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Can I sue my spouse for unpaid wages if on paper I was an employee and worked but never got paid (he owns the company)

Bend, OR |

In divorce proceedings, he claims I have no rights to the business, as he owned it prior to marriage. I was supposed to be paid, but he refused my salary after we got married. i was naive and accepted his quarterly salary payment option he suggested in the beginning. i worked one quarter and got married just before pay date, then pay didn't come. some story company was short, so wait till next month. next month never happened. since then I have worked as endentured servant, without pay for his company.Can I either get 4 years back pay, or some sweat equity in the business. he will probably show the business to be in the red, when it comes to profits, and fix his records so that it looks like its value has not increased in the last 4 years.He fixed them with exwife.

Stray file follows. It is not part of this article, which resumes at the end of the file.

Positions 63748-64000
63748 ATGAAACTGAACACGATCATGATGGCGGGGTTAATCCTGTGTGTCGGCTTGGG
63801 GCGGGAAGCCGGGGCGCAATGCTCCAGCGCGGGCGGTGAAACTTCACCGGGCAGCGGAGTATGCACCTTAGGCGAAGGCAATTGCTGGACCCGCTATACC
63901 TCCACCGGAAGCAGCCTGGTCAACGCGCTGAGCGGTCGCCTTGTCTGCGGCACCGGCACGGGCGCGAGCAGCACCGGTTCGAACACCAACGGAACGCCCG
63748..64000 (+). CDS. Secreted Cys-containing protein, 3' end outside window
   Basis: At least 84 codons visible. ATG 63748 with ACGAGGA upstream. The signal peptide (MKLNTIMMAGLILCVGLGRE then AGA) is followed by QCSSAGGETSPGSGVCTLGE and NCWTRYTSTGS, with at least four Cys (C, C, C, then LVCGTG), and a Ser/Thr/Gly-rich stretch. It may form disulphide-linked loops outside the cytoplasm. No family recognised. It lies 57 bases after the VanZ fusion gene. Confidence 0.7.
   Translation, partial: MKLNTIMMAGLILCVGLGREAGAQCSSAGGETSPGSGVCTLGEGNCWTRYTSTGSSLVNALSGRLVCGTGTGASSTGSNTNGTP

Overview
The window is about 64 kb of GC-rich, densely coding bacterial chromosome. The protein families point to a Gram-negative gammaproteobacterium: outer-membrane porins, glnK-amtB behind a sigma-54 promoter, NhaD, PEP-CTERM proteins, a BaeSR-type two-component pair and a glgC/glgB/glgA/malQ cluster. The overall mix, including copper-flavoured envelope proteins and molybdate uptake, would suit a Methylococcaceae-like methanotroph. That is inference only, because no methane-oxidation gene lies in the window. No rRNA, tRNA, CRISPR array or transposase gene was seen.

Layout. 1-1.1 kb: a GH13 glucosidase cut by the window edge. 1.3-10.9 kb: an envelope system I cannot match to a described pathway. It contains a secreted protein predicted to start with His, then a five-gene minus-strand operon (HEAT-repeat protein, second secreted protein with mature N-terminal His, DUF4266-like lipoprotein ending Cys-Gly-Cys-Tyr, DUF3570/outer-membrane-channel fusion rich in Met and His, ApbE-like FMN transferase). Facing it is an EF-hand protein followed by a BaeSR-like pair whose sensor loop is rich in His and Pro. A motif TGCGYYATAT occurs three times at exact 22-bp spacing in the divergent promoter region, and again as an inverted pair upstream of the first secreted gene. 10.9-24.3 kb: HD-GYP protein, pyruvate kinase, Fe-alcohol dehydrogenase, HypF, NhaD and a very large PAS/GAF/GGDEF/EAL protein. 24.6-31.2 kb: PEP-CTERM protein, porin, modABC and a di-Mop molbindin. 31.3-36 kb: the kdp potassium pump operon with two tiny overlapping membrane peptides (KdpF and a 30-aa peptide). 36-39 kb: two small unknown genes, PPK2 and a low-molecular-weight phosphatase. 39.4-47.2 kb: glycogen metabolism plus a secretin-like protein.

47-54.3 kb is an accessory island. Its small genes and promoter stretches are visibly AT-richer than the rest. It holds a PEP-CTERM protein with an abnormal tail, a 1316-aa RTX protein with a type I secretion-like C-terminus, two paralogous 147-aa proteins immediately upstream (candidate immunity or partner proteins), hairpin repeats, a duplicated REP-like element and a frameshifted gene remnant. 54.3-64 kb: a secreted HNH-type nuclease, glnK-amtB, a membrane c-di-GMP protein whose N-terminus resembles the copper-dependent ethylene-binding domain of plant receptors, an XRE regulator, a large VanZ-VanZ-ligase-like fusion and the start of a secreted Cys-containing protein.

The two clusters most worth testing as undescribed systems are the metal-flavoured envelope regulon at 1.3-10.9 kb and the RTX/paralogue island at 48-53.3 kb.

he alters his financial records for loans, taxes, etc. and did so with the spouse before me. He will most likely claim I wasn't real employee and state I didnt work often or volunteered to help him just as his spouse. I traveled to business conf. and meetings and acted on behalf company in such capacity. He will dispute the original salary etc. there was a w-4 form. this will be his ploy to not pay me anything in divorce settlement. any suggestions?

Attorney Answers 2

Posted